I’m studying a masters degree with the aim of researching disability in Australian archaeology and cultural heritage management. Even I don’t quite know what that means yet, but I thought I’d write a follow up to my horror themed post on Split and actually explain why I like the terms dis/Ability and mental health condition.
My story with mental illness came young with my first depression episode manifesting at fourteen and I started taking medication at sixteen as a suicide survivor. Between fourteen and about twenty-four years old when I was correctly diagnosed with bipolar affective disorder (type 2) and PTSD, I needed a lot of medical and therapeutic interventions so I term that period of my life as illness. There would be other years of crises and some where recovery seemed just in reach and cruelly snatched away. There were years of specialists, speculation and the fluctuation of my condition that really made me decide recovery and wellness and crisis and episode were all convenient words for other people to describe how pathologically I was dealing with my disorders. Then I was labelled chronically disabled rather just sick and felt smaller than just failing uni and mid twenties mile stones, so diminished even further because the ‘dis’ prefix meant my ability was substandard and I’d never reach my full potential, that even that hope of recovery was the fruit tree to my Tantalus. It was limiting. It was very heavy. I felt caged, stuck in the mud. And I was thirsty; I wanted scope.
Sometime, in the last two or three years since I first published Broken Archaeology , I’ve started to think differently about the way I describe my personal cognitive and intellectual domains and instead of focusing on the limitations, I looked for my strengths and capabilities. I joined an international online discussion group for people like me studying dis/Abled with archaeology and it was here I first found the term *dis/Ability* and its sister term Enabled. I don’t know the history of those words and I don’t think that’s relevant to my story right now but I will discuss them in May for National Archaeology Week.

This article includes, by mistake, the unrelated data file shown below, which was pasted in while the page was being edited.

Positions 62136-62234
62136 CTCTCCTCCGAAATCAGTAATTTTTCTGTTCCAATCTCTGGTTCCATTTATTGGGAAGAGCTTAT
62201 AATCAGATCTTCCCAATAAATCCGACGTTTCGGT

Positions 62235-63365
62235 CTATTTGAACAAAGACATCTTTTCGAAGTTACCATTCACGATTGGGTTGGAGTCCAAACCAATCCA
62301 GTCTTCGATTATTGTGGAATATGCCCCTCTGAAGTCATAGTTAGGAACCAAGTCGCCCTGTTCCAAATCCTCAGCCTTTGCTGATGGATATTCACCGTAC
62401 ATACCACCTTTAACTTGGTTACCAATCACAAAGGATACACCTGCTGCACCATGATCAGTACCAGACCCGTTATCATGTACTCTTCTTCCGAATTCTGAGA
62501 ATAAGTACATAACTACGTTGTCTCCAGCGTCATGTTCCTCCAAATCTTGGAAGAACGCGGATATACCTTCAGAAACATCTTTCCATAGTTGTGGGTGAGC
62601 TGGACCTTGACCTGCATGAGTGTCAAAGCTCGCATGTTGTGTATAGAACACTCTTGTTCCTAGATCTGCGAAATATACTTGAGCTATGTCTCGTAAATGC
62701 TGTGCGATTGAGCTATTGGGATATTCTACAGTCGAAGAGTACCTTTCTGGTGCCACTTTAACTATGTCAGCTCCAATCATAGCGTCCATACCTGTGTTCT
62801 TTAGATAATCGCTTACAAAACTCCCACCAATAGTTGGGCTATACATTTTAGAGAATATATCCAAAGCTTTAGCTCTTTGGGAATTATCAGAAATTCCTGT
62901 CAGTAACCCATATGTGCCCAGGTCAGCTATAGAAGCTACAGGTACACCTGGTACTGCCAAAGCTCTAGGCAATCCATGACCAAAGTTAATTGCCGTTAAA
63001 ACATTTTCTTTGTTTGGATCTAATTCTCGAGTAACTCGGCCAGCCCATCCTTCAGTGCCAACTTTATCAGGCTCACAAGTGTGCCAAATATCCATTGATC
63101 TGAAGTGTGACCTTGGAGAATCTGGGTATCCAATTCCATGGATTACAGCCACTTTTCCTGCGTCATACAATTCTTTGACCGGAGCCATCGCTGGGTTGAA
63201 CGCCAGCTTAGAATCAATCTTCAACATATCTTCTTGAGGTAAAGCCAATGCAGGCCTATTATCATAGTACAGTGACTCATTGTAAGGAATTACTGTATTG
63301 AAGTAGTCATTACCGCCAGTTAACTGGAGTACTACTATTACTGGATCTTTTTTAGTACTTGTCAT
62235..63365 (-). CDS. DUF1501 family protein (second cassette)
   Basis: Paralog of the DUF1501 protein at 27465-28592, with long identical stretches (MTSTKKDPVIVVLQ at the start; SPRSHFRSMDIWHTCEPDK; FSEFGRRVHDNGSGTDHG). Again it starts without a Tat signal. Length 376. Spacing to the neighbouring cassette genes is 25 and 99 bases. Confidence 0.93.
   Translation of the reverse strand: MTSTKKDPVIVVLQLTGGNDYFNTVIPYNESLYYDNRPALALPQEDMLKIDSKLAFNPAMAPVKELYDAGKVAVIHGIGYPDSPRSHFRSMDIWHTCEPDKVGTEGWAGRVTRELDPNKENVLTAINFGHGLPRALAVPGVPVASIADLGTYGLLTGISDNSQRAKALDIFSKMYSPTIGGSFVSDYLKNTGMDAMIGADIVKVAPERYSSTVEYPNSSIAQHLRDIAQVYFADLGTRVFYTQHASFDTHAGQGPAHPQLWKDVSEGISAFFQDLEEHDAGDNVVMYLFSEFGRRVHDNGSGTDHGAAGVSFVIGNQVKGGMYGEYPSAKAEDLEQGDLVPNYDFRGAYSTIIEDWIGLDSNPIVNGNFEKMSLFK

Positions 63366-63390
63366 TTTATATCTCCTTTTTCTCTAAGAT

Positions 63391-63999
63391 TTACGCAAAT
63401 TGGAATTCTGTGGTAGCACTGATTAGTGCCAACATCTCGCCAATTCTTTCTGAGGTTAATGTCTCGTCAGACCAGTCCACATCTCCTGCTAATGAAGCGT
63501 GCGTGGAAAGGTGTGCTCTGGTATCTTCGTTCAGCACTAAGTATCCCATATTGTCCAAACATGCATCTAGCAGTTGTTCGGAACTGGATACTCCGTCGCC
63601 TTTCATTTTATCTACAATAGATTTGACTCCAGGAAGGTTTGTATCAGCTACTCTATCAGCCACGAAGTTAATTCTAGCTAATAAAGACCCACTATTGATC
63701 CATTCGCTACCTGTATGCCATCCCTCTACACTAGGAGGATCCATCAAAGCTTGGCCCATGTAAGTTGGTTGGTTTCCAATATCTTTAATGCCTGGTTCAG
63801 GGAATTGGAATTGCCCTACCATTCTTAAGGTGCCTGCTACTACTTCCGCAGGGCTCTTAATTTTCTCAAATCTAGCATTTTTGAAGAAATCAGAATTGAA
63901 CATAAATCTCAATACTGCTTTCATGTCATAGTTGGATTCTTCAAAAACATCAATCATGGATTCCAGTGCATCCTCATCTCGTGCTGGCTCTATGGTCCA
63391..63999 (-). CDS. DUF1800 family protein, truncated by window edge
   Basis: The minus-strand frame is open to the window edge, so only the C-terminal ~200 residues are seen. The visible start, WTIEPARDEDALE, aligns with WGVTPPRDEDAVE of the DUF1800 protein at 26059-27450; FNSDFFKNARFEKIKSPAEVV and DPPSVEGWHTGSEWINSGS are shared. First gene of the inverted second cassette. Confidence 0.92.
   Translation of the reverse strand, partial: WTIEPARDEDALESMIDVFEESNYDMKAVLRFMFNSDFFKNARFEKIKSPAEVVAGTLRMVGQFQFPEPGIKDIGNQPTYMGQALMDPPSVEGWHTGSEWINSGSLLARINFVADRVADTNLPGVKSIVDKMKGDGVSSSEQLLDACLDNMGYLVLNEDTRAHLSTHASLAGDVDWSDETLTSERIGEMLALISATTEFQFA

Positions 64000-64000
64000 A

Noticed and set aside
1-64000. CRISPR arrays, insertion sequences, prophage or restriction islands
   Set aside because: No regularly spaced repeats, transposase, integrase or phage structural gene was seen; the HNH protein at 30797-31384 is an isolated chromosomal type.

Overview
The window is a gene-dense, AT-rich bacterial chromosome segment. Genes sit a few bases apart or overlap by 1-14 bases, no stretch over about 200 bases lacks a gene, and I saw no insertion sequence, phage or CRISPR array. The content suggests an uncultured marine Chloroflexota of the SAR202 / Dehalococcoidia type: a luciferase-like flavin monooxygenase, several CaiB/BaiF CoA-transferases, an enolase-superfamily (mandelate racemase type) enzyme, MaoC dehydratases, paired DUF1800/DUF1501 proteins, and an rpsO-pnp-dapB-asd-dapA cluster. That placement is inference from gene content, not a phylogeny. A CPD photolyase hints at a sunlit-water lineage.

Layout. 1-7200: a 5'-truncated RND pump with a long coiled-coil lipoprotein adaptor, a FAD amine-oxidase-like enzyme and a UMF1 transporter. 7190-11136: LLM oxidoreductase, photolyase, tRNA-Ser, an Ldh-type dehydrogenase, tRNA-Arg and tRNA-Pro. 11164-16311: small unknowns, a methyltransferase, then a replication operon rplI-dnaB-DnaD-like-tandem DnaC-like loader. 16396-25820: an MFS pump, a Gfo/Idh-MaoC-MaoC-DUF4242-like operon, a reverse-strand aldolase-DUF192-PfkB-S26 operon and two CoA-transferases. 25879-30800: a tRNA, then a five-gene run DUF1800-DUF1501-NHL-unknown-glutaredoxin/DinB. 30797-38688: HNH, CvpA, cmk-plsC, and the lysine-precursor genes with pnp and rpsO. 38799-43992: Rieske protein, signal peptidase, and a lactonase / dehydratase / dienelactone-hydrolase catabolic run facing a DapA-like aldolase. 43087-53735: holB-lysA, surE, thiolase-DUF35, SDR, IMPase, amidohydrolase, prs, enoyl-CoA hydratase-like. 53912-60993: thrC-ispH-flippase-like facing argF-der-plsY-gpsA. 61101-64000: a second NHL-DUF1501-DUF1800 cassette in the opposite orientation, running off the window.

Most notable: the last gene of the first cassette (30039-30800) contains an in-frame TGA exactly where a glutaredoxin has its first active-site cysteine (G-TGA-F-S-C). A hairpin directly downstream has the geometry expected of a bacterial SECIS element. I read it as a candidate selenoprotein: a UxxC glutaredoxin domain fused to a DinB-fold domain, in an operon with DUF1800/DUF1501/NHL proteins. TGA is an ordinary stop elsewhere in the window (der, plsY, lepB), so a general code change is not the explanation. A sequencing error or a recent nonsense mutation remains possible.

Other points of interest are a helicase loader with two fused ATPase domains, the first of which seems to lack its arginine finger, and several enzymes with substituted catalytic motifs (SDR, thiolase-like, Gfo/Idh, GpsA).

What I do remember is, at first dis/Ability annoyed the heck out of the English student in me, but it was the accepted term in my online support group’s culture and I was going to learn to use it, even if I didn’t love it. And then a funny thing happened, I actually got what dis/Ability meant!
Before I returned to archaeology in 2013, I actually referred to myself as crazy and a manic depressive when I started a counselling course that changed the way I look at medicalised language. I still stand by the crazy, after all yesterday I was at an inflatable fun park with 5 other adults trying to recreate scenes from the Assassins’ Creed (2016) movie and discovering I’m excellent at falling and landing. But I’m no longer describing myself as a manic depressive – the counselling course called us mental health consumers (which I still hate and would you like fries?) and to describe living with X illness or disorder. So I was living with my disorder and on the way to recovery from my illness.
And then my horrible years of 2014-2015 happened, with failed attempts at peer support from mental health organisations supposed to help me reintegrate into the community, having to seek victim support counselling as a survivor of harassment from random men in my local community, the neighbours and a landlord from hell and having to move twice in six months and failing university after falling into a tram. I lost three significant friendships due to mental illness as I was in crisis and that is the appropriate language for someone suffering a sickness based in the brain needing help. And I gave up on recovery as an ideal of the psychosocial model of mental health rehabilitation lead by consumers. And I stopped thinking of myself as a consumer and survivor. I threw the whole lot out the window with wellness and mindfulness and breathing exercises…